guessed what was going to happen. As soon as she had dismissed the

  children, she heard Mrs Creevy call sharply down the stairs:

  'Come up here a minute, Miss Millborough!'

  Dorothy went up, trying to control the trembling of her knees. In

  the gaunt drawing-room Mrs Creevy was standing grimly beside the

  piano, and six parents were sitting round on horsehair chairs like

  a circle of inquisitors. There was the Mr Geo. Briggs who had

  written the letter about Mabel's arithmetic--he was an alert-

  looking greengrocer with a dried-up, shrewish wife--and there was a

  large, buffalo-like man with drooping moustaches and a colourless,

  peculiarly FLAT wife who looked as though she had been flattened

  out by the pressure of some heavy object--her husband, perhaps.

  The names of these two Dorothy did not catch. There was also Mrs

  Williams, the mother of the congenital idiot, a small, dark, very

  obtuse woman who always agreed wi
th the last speaker, and there was

  a Mr Poynder, a commercial traveller. He was a youngish to middle-

  aged man with a grey face, mobile lips, and a bald scalp across

  which some strips of rather nasty-looking damp hair were carefully

  plastered. In honour of the parents' visit, a fire composed of

  three large coals was sulking in the grate.

  'Sit down there, Miss Millborough,' said Mrs Creevy, pointing to a

  hard chair which stood like a stool of repentance in the middle of

  the ring of parents.

  Dorothy sat down.

  'And now,' said Mrs Creevy, 'just you listen to what Mr Poynder's

  got to say to you.'

  Mr Poynder had a great deal to say. The other parents had

  evidently chosen him as their spokesman, and he talked till flecks

  of yellowish foam appeared at the corners of his mouth. And what

  was remarkable, he managed to do it all--so nice was his regard for

  the decencies--without ever once repeating the word that had caused

  all the trouble.

  'I feel that I'm voicing the opinion of all of us,' he said with

  his facile bagman's eloquence, 'in saying that if Miss Millborough

  knew that this play--Macduff, or whatever its name is--contained

  such words as--well, such words as we're speaking about, she never

  ought to have given it to the children to read at all. To my mind

  it's a disgrace that schoolbooks can be printed with such words in

  them. I'm sure if any of us had ever known that Shakespeare was

  that kind of stuff, we'd have put our foot down at the start. It

  surprises me, I must say. Only the other morning I was reading a

  piece in my News Chronicle about Shakespeare being the father of

  English Literature; well, if that's Literature, let's have a bit

  LESS Literature, say I! I think everyone'll agree with me there.

  And on the other hand, if Miss Millborough didn't know that the

  word--well, the word I'm referring to--was coming, she just ought

  to have gone straight on and taken no notice when it did come.

  There wasn't the slightest need to go explaining it to them. Just

  tell them to keep quiet and not get asking questions--that's the

  proper way with children.'

  'But the children wouldn't have understood the play if I hadn't

  explained!' protested Dorothy for the third or fourth time.

  'Of course they wouldn't! You don't seem to get my point, Miss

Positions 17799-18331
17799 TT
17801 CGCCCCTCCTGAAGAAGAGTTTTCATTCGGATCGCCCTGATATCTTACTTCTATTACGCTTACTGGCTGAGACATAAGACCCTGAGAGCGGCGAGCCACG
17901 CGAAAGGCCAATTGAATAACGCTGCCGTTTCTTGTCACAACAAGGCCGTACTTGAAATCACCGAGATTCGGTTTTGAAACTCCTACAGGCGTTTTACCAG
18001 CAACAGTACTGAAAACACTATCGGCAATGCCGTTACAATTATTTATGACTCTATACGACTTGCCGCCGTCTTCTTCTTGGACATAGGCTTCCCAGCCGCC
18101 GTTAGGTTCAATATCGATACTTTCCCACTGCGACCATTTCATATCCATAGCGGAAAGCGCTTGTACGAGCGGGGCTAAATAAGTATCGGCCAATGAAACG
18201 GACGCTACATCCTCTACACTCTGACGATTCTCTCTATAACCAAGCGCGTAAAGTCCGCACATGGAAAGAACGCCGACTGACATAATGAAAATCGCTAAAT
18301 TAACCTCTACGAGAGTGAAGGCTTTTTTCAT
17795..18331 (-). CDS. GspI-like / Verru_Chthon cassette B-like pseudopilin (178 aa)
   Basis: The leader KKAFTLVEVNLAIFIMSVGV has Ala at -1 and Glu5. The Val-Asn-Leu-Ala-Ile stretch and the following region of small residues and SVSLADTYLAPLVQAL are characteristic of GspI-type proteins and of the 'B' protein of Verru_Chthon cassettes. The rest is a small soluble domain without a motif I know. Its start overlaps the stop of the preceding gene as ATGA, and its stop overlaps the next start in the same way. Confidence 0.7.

Millborough! We don't want them to understand. Do you think we

  want them to go picking up dirty ideas out of books? Quite enough

  of that already with all these dirty films and these twopenny

  girls' papers that they get hold of--all these filthy, dirty love-

  stories with pictures of--well, I won't go into it. We don't send

  our children to school to have ideas put into their heads. I'm

  speaking for all the parents in saying this. We're all of decent

  God-fearing folk--some of us are Baptists and some of us are

  Methodists, and there's even one or two Church of England among us;

  but we can sink our differences when it comes to a case like this--

  and we try to bring our children up decent and save them from

  knowing anything about the Facts of Life. If I had my way, no

  child--at any rate, no girl--would know anything about the Facts of

  Life till she was twenty-one.'

  There was a general nod from the parents, and the buffalo-like man

  added, 'Yer, yer! I'm with you there, Mr Poynder. Yer, yer!' deep

  down in his inside.

  After dealing with the subject of Shakespeare, Mr Poynder added

  some remarks about Dorothy's new-fangled methods of teaching, which

  gave Mr Geo. Briggs the opportunity to rap out from time to time,

  'That's it! Practical work--that's what we want--practical work!

  Not all this messy stuff like po'try and making maps and sticking

  scraps of paper and such like. Give 'em a good bit of figuring and

  handwriting and bother the rest. Practical work! You've said it!'

  This went on for about twenty minutes. At first Dorothy attempted

  to argue, but she saw Mrs Creevy angrily shaking her head at her

  over the buffalo-like man's shoulder, which she rightly took as a

  signal to be quiet. By the time the parents had finished they had

  reduced Dorothy very nearly to tears, and after this they made

  ready to go. But Mrs Creevy stopped them.

  'JUST a minute, ladies and gentlemen,' she said. 'Now that you've

  all had your say--and I'm sure I'm most glad to give you the

  opportunity--I'd just like to say a little something on my own

  account. Just to make things clear, in case any of you might think

  _I_ was to blame for this nasty business that's happened. And YOU

  stay here too, Miss Millborough!' she added.

  She turned on Dorothy, and, in front of the parents, gave her a

  venomous 'talking to' which lasted upwards of ten minutes. The

  burden of it all was that Dorothy had brought these dirty books

  into the house behind her back; that it was monstrous treachery and

  ingratitude; and that if anything like it happened again, out

  Dorothy would go with a week's wages in her pocket. She rubbed it

  in and in and in. Phrases like 'girl that I've taken into my